Saturday, December 29, 2007

What Will They Need to Know?

So what does it mean to be educated? Personally, I like this definition of education (which I found here):

"the act or process of imparting or acquiring general knowledge, developing the powers of reasoning and judgment, and generally of preparing oneself or others intellectually for mature life."

I think most people would agree that the goal of education is to prepare--to equip us for what we might face in the future. But is it possible to know what any given person will experience in his or her "mature life"? Are the things I need to be prepared for the same as what everyone else needs to be prepared for? To some extent, of course, we can make intelligent guesses. However, any list of necessary knowledge and skills we try to create (and then try to teach) will always be lacking, since it will be finite, while the body of all knowledge and the sum of all possible experiences is infinite. No matter what you do, there will be "gaps".

Because it is simply impossible (for me or anyone else) to teach my children "everything they need to know", the goal of my agile homeschooling philosophy is to teach them how to be "agile". I want them to learn how to be flexible and adaptable, to know that they are equipped to face new ideas and new challenges, to have tools and strategies at the ready to help them cope with whatever life may throw at them. I want them to gradually take charge of their own learning instead of simply studying things that someone else believes they "need to know".

I can't help thinking of a man I know who is in his early eighties. He is an intelligent and resourceful person who has confidently and creatively overcome many challenges throughout his life. One challenge, however, causes him to immediately throw up his hands in defeat--using a computer. Now, there is absolutely no way that his schooling, undertaken decades before the advent of personal computers, could have explicitly prepared him for this technology. No one at that time could have possibly foreseen what he would need to know all these years later!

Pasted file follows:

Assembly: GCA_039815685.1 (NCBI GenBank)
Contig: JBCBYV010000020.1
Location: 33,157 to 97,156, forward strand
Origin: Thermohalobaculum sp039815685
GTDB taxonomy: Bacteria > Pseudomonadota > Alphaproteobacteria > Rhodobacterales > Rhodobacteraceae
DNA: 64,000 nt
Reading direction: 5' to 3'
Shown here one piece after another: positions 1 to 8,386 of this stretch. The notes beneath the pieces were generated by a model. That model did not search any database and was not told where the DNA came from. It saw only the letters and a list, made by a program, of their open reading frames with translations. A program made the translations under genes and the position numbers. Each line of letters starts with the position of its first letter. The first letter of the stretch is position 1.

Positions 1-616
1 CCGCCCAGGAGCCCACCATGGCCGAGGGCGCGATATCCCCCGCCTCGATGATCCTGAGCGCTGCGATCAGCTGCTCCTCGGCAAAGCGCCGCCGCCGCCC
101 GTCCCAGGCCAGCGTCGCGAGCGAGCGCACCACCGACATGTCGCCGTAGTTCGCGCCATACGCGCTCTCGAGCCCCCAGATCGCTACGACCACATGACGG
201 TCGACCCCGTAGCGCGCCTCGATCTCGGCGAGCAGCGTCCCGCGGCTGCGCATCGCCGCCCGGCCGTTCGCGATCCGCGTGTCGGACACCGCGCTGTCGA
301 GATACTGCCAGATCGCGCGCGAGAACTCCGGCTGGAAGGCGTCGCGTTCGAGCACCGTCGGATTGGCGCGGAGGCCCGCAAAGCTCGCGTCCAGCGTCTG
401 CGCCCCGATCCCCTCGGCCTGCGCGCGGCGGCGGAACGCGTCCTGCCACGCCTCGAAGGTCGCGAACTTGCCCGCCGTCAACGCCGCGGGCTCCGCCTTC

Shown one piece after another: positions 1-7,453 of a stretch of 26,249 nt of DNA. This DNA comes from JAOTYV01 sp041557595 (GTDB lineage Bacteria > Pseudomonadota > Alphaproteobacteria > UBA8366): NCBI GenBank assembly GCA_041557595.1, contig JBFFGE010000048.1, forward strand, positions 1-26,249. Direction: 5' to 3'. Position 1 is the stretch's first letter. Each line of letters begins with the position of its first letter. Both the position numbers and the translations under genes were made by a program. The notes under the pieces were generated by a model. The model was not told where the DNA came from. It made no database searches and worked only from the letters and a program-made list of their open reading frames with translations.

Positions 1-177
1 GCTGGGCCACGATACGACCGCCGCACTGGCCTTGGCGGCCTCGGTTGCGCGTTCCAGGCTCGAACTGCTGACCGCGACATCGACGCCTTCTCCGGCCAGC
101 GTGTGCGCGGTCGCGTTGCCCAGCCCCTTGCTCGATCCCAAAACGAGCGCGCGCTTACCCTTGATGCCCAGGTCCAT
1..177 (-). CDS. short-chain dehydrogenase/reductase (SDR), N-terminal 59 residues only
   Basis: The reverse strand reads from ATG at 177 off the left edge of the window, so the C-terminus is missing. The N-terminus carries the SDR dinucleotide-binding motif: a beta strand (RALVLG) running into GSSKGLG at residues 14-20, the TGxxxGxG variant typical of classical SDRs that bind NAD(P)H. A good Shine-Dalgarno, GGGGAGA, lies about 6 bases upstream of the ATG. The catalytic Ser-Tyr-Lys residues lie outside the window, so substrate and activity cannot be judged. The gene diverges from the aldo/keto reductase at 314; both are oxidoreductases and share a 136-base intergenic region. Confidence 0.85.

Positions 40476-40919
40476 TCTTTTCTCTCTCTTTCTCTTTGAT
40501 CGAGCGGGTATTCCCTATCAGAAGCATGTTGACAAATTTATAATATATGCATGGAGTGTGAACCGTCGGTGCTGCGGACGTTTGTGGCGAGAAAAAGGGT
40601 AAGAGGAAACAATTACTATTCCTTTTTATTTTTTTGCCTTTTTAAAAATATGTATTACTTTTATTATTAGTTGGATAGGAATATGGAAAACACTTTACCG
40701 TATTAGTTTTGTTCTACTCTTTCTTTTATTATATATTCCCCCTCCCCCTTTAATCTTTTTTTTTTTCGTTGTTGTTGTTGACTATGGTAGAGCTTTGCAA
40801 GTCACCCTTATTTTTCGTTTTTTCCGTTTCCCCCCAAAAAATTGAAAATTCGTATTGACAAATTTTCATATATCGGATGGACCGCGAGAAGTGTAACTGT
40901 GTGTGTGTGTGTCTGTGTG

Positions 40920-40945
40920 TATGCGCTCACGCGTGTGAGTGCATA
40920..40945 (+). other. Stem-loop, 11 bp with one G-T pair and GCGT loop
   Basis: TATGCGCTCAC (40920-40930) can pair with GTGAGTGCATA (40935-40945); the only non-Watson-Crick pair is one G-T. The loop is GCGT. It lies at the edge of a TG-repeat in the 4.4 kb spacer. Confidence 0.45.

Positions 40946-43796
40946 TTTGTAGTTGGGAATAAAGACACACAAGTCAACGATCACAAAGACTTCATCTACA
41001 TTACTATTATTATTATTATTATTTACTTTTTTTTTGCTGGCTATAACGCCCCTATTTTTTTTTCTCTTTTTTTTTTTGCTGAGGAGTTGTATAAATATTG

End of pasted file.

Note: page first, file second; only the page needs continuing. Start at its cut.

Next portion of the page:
Unfortunately, what this person did learn, is that he is supposedly not capable of dealing with this type of challenge. When anyone tries to walk him through the steps of using a particular program, for example, he instantly "shuts down" and says something like, "I can't understand all this modern technology. Just do it for me!" He also bemoans the fact that "they" (meaning something like "the dag-nabbed young people who invented all of this dag-nabbed technology!") aren't doing anything to help people of his generation learn to use computers. Apparently it's not his responsibility to learn, but someone else's responsibility to teach him. (When we pointed out that we were young people who were at that moment trying to help him, he mumbled something about it all being far too complicated for him to even try.)

So the assumption that any method of education can teach children "everything they need to know" is simply false. No one can foresee what knowledge and skills a person will need in the future, and we cannot teach everyone everything, since knowledge is infinite. The best we can do (and I don't mean that in a defeatist sort of way--I really believe it is the best we can do) is to teach our children how to learn, how to face challenges, how to succeed, and what to do when they fail. This is an important part of the agile approach to homeschooling.

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